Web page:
HumTech at the center of promising campus collaboration

photo of three native americans viewing a shared ipad

When arriving to UCLA in 2008, I was surprised to see just how decentralized the campus was in approaching the technological needs of the students, faculty, and staff, and the larger need for us to work across disciplinary fields. Designations of north vs. south campus, colleges vs. schools, centers vs. departments may make sense in economic terms, but they often hinder innovation and scholartistic work. A useful case in point could be the Wiki for Indigenous Languages (WIL) described in the recently published Indian Country Today on-line article.

I had the idea in early 2009 to create a web-based platform that would enable indigenous language learners to develop custom websites based on their respective community’s needs. For the brainstorming stage, I worked collaboratively with game theorists, CMS programmers, linguists, indigenous technology users, tribal education scholars, and digital humanities scholars (though I’m not regularly comfortable with calling our work “humanities” in contradistinction with “arts” or “science”). However, even with a dream team, we needed more than ideas. We needed a means to communicate, a certain number of people who would take the lead on various aspects of the project, and of course money to make these and other aspects possible. With a little seed money from the USC-NEH Vectors Fellowship, I could get the seed planted off-campus. But how would such a seed grow here at UCLA, my institutional home?

The Wiki for Indigenous Languages (WIL) would literally be non-existent were it not for a network of supportive offices and colleagues. I tapped into my research account, made possible by a Dean interested in recruiting me to UCLA the year before. I then reached out to the UCLA Center for Digital Humanities. They were able to suggest several staff members and students who had the skillset to work with the USC programmers on the initial coding. One of their suggestions, Michael Lynch, a UCLA student in 2009, has worked on the site through three incarnations and remains the lead systems administrator for the WIL site. And as important as the programmers, most of us with digital project ideas simply need good counsel. HumTech’s Academic Technology Manager, Dr. John Lynch, has been the facilitator without peer, not just connecting me with possible sources of funding, but also the information technology specialists and systems administrators across campus. With support from the UCLA Office of the Vice Chancellor for Research in the form of a Transdisciplinary Seed Grant, the project came into fruition, aka “went live” in 2013.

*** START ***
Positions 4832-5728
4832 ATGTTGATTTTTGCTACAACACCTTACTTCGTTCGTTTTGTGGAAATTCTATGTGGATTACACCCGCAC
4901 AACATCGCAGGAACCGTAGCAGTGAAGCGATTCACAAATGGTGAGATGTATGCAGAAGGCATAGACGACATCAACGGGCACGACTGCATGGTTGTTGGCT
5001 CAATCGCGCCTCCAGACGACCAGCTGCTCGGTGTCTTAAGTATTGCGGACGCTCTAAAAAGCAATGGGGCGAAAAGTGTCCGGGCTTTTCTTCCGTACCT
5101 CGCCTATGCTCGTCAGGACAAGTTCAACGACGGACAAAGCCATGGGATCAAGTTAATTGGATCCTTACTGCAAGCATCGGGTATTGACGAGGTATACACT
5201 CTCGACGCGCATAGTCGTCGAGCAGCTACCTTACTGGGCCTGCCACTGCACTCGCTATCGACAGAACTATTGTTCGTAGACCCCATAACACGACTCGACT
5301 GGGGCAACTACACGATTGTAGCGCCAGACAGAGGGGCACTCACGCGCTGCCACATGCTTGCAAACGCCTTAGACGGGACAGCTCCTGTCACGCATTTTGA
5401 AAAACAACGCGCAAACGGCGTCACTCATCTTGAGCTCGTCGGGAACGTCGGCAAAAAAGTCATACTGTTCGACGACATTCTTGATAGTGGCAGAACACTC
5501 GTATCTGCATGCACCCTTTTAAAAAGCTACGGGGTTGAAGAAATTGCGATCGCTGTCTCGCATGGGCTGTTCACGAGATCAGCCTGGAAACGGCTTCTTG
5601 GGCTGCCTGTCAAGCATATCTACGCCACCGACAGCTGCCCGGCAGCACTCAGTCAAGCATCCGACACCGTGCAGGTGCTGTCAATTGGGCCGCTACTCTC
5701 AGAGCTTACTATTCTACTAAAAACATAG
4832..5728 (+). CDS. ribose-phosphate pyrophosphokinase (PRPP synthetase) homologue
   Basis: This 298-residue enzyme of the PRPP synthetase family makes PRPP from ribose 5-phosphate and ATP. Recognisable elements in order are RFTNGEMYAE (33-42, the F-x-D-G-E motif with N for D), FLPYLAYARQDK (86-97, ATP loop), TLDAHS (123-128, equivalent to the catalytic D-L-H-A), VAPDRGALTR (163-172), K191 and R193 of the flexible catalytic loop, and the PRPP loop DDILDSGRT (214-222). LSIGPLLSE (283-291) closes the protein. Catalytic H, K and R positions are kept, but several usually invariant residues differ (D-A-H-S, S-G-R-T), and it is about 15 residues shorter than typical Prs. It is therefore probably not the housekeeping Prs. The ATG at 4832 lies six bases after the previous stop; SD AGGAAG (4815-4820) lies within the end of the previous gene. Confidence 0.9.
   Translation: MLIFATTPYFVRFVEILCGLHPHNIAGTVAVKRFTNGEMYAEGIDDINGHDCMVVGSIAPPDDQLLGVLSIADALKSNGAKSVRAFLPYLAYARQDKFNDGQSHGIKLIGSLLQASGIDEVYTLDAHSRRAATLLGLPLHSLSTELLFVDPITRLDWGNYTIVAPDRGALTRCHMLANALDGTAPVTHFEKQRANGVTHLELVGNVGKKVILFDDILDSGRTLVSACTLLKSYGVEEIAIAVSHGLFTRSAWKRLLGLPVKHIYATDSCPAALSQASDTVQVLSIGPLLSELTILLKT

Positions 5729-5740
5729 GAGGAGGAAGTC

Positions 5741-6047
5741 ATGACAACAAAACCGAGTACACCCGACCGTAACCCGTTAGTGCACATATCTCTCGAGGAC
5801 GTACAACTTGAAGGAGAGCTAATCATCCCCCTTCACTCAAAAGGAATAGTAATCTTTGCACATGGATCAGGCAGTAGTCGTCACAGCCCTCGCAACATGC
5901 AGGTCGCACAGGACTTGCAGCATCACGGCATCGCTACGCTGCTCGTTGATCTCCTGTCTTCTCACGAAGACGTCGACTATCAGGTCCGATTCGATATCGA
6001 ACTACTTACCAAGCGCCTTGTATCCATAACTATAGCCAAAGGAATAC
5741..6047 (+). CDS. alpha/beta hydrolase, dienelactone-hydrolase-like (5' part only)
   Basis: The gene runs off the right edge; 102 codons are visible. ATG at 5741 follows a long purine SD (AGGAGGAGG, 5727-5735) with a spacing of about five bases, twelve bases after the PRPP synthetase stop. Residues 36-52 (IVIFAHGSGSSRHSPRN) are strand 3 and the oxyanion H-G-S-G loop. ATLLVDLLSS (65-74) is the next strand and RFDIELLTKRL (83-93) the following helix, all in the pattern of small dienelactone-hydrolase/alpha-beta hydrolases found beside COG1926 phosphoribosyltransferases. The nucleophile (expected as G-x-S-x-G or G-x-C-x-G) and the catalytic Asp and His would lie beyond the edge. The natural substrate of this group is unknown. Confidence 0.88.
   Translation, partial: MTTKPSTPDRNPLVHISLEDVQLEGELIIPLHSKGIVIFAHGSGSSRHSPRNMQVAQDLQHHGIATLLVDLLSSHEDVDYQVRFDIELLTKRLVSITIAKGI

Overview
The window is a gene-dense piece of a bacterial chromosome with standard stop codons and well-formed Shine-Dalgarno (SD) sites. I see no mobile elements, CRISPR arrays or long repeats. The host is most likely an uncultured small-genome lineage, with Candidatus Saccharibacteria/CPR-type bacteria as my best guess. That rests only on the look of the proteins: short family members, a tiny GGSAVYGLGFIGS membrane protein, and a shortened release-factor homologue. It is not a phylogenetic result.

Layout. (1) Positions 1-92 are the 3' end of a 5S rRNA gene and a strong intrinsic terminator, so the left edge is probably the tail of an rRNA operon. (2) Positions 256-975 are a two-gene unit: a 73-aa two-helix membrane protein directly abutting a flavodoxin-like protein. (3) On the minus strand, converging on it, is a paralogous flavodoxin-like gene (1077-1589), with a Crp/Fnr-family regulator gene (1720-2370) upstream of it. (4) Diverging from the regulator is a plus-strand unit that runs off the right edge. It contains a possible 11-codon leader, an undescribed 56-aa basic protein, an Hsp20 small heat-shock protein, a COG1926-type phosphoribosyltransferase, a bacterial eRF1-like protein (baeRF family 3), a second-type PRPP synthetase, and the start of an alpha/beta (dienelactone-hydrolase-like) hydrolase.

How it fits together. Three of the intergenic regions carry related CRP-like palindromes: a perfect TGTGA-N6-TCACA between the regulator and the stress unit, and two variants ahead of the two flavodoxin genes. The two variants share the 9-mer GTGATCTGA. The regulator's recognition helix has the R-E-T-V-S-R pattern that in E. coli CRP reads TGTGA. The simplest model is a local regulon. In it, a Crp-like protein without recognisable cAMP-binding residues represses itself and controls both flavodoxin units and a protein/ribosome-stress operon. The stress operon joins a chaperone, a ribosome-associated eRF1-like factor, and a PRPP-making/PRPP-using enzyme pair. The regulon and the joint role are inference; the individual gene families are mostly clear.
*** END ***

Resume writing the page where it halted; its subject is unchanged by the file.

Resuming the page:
The common ground across the arts, humanities, and social sciences remains the need for support when a creator has a new idea. Whether scholars, technicians, scientists, artists or activists, we are all essentially creators. We have these ideas, occasionally great ones; but then what? As in life, we should be fostering ideal environments for growth and nourishment; and the academic world is no different. Being a college campus charged with ingenuity, we rely on people, funding, and actual physical spaces to incubate new ideas. In these ways, we have some promising resources: the Scholarly Innovation Lab in the remodeled Young Research Library; the Research and Instructional Technology Consultant program; the renewed support this year for Transdisciplinary Seed Grants; the UCLA Digital Humanities Seminars and community lunches; and of course the continued support from the Humanities Division for the Center for Digital Humanities. North campus folk have been too long developing incredibly valuable ventures without campus-wide infrastructure. I could speak at length about how more is needed to foster digital innovations at UCLA, but it suffices to say “thank you” to the many people (so many not listed here) who help foster the UCLA community around digital scholarship theory and practice. We do have a great group of colleagues around us. And this time of year seems apropos to recognize such gratitude. I look forward to working closely with them as we watch the Wiki for Indigenous Languages grow, and in the development of my next project, the Archive of Healing, Ritual, and Transformation.

David Delgado Shorter is a Professor in World Arts and Cultures/Dance at UCLA, and the Director of the Wiki for Indigenous Languages as well as the Archive of Healing, Ritual, and Transformation.

Read more about the Wiki for Indigenous Languages here: